This section is from the book "Experimental Cookery From The Chemical And Physical Standpoint", by Belle Lowe. Also available from Amazon: Experimental cookery.
To determine the best proportion of ingredients for a cover batter.
Prepare 1/4 of the popover recipe using the four different proportions of flour given in Experiment 78 for timbales. Use apple rings or sliced bananas. Dip them into the batter and then cook in deep fat. Which proportion of flour gives a good cover batter?
Proportion of flour used
To determine the factors that influence the texture of cream puffs. Recipe:
Butter 1/2 cup 112 grams
Boiling water 1 cup 240 grams
Eggs 4 192 grams
Flour 1 cup 112 grams
A. Temperature of baking.
Prepare 34 of the recipe. To the boiling water add the butter; then the flour. Stir while adding the flour and cook until the material has a tendency to form a ball and leave the sides of the pan. The paste is done when a metal spoon pressed down lightly leaves a clear, smooth print. Remove from the fire and add the beaten eggs in two portions. Beat thoroughly after adding the first half of the egg and until smooth and even in texture after the last half is added. One-fourth the recipe makes 3 fairly large puffs. Drop on baking sheets and bake at the following temperatures: 190° to 200°C. (375° to 390°F.), 220° to 225°C. (425° to 435°F.), and 240° to 250°C. (465° to 480°F.). Bake until the puffs are quite firm to the touch. If any become too brown lower the temperature of the oven, or if nearly done turn off the gas and let set in the oven until firm to the touch.
The following suggestions for records of the experiments with cream puffs are given.
Temperature of baking
B. Variation in the amount of cooking before the eggs are added.
1. Prepare 1/2 the recipe. Cook the butter, the flour, and the water together until the emulsion begins to break and the mixture looks oily on the surface. Remove from fire. Weigh, and divide into 2 equal parts. To one part add eggs for 1/4 the recipe. Use the other part for B2. Follow directions under A for baking and cooking, or bake all the puffs at the temperature under A that gave the best product.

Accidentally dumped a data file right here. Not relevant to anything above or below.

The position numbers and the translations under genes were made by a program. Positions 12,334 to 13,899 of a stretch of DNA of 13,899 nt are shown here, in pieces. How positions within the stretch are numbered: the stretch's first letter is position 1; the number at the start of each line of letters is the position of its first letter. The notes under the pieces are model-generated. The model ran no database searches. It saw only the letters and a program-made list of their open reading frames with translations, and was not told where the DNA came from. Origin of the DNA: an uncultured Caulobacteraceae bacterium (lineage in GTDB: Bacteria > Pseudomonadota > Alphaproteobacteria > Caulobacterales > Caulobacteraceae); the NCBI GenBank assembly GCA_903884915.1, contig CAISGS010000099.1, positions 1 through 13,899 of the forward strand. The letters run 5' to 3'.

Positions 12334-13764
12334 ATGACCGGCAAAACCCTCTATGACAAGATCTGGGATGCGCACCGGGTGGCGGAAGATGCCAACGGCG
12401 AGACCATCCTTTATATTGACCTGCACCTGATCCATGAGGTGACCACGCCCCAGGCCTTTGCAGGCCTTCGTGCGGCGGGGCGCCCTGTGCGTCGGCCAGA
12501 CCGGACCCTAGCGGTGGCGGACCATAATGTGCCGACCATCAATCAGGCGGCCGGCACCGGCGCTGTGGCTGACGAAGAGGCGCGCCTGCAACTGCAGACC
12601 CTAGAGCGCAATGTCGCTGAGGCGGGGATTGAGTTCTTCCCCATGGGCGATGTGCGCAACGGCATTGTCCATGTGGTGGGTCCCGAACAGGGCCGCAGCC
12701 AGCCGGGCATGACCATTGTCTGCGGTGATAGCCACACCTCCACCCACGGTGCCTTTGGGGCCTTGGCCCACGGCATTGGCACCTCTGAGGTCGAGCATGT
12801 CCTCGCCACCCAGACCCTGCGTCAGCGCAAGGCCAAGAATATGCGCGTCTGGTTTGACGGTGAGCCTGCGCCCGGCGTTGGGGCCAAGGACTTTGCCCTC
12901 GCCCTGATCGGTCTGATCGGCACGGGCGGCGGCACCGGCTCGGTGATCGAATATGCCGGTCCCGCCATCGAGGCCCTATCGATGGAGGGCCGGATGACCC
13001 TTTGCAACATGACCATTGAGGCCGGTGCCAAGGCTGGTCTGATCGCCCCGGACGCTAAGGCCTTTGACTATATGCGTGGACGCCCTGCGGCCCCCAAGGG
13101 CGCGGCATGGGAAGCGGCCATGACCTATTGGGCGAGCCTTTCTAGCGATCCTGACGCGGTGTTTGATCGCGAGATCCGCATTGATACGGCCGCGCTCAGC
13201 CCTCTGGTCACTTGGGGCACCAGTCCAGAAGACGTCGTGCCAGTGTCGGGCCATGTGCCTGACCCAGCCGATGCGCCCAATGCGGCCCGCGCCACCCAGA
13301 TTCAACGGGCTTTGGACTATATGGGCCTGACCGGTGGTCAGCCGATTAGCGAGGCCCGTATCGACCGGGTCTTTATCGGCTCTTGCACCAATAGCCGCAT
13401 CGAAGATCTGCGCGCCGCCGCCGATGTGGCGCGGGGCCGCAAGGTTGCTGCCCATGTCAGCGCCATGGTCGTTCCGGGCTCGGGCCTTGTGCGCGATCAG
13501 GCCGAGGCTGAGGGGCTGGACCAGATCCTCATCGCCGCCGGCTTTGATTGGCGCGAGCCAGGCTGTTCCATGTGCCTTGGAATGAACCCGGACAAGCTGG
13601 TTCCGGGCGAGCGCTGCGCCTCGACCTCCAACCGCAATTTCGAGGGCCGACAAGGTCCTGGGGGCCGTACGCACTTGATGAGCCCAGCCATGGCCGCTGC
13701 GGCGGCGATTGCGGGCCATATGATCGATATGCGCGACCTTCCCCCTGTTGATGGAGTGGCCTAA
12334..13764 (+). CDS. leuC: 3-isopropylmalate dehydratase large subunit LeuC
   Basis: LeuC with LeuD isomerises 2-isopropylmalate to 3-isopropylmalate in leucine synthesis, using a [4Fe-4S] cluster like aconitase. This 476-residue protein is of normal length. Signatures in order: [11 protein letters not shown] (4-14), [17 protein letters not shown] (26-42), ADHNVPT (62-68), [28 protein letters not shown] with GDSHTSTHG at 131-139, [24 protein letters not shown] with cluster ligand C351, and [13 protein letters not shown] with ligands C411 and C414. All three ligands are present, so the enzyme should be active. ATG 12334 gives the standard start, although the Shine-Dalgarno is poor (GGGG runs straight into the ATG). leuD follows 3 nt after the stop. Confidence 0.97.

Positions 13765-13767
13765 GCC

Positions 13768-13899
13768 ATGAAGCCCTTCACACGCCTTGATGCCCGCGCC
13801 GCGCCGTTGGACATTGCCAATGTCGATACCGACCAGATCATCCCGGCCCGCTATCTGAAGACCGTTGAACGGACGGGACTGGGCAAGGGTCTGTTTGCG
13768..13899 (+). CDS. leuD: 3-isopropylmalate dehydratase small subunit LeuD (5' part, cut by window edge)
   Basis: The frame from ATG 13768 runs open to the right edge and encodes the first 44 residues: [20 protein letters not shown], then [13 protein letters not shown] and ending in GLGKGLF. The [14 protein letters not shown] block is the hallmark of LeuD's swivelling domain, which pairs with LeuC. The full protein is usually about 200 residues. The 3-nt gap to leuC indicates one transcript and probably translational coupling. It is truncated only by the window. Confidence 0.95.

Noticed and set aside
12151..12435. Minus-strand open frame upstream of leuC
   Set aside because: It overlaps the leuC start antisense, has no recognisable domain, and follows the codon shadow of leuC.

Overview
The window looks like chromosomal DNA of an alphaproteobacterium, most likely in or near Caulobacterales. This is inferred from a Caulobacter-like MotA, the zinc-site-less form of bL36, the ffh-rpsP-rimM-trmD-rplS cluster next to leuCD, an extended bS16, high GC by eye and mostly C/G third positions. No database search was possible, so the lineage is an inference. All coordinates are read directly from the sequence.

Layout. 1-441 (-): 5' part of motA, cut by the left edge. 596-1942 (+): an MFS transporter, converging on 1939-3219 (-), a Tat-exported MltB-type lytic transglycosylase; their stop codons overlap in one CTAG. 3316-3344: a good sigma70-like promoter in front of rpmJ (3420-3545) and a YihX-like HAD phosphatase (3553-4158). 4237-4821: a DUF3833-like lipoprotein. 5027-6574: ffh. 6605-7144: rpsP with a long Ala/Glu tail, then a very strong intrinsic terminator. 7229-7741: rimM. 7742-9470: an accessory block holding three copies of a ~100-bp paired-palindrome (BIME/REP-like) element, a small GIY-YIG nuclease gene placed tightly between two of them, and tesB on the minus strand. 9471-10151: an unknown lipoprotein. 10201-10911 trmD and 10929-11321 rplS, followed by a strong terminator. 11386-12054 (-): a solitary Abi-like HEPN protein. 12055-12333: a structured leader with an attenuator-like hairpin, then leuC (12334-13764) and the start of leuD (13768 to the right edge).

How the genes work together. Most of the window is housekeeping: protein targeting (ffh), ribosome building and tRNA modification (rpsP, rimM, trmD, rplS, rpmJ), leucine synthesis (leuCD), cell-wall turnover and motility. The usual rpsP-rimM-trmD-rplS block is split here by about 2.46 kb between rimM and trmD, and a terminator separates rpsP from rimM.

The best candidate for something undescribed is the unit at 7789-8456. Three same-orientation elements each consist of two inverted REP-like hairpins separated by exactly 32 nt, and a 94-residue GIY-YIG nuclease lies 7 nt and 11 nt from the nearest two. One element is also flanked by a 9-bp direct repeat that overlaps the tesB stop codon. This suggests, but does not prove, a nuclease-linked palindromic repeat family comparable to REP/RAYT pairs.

2. Before removing from the fire add enough boiling water to give a smooth mixture and one that does not look oily. Keep a record of the amount of water added. Remove from the stove and add eggs.
C. Variation in extent of mixing the egg with the cooked paste.
Weigh flour, fat, and water for 3/4 the recipe and cook. After it is cooked weigh and divide into 3 equal parts. Follow directions under A for combining and the temperature of baking found best under A.
1. To part one add beaten egg for 1/4 the recipe and mix only slightly with the paste. This makes 3 puffs. Note behavior of fat in the puffs while baking.
2. To part two add beaten egg for 1/4 the recipe. Add the egg in two portions and beat thoroughly until very smooth and shiny.
3. Repeat C2 but cool the paste before adding the egg.
D. Variations in the proportions of ingredients.
1. Omit the eggs in the recipe.
2. Reduce the number of eggs in the recipe to 3.
3. Reduce the eggs in the recipe to 3 and increase the water to 1 1/4 cups.
4. Reduce the eggs in the recipe to 3 and reduce the fat to 1/4 cup.
5. Reduce the fat in the recipe to 1/4 cup.
Which is the best temperature for baking cream puffs? How much water was added in B2? What is the effect on volume of puffs of only slightly mixing the eggs with the paste ? Can the eggs be omitted ? Does the emulsion hold when the eggs are reduced to 3 or does the fat ooze out of the cream puffs while they are baking in the oven? Is there a tendency for the fat to be retained better when the eggs are reduced to 3 if the water is increased? Is the texture desirable when the water is increased? Does the emulsion hold in baking when both the fat and the egg are reduced? Is a good volume attained with reduced fat and egg? If water, flour, and fat are over-cooked, how may this be remedied? Results.